hear them talk about their llves.

McGOVERN ON FAIL Here ls a brleJ e:aerptJrom George McGotrem's new irtb..odtrctlon to Jotvt Holt's How Chtldren Fail. ?tre neus edXlon oJ

tte tuk wlll tu out ln the JdL

During the l96Os and l97os I developed a friendship with the late John Holt based in considerable part on our mufual lnterest ln the educatlon of children... As a member of Congress especially interested ln the educatlon of chtldren, I exchanged correspondence with John Holt when the Ilrst edltion of his book Hotu Chidren Fail was shaking the educatlonal world ln the mid- l96os. He exerted a strong lnlluence on my own thinking about educational matters. Indeed, as a preslden$al nomlnee ln 1972, I carrled John Holfs book tn my brlefcase on the campalgn plane. I knew the book well and my farniliarity wlth tts tnslghts gave me the capacity and conlldence to speak forcefully and meanlngfully on educatlonal concems. I remember drawtng on John Holt's wlsdom ln a rnajor campaign speech ln New Jersey before a huge con-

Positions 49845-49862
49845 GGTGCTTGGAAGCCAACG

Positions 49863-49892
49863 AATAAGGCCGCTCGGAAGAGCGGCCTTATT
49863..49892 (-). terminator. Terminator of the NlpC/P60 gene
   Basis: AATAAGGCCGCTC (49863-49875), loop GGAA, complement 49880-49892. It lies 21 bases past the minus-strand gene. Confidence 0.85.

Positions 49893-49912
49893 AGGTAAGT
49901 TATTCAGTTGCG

ventlon of the Natlonal Educatlon Association. It is sad to note that chtldren contlnue to fail tn America s schools - perhaps on

Q&A Here are some questlons about olfice policy we've received recent$: Q. Whenyou say, 'Please put separate items of business on separate pleces of paper, do you mean put book onders on one piece and letters on another, or do you mean put dilferent topics of a letter on dilferent pieces of papefl" A. Generally, we make thls request so that we can give the ltem to the proper person wlthout copytng it - so a book order goes ln one place, a Directory entry goes ln another, and a letter that needs to be

answered or considered for publlcailon

goes in yet another. Different toplcs within one letter don't have to be split up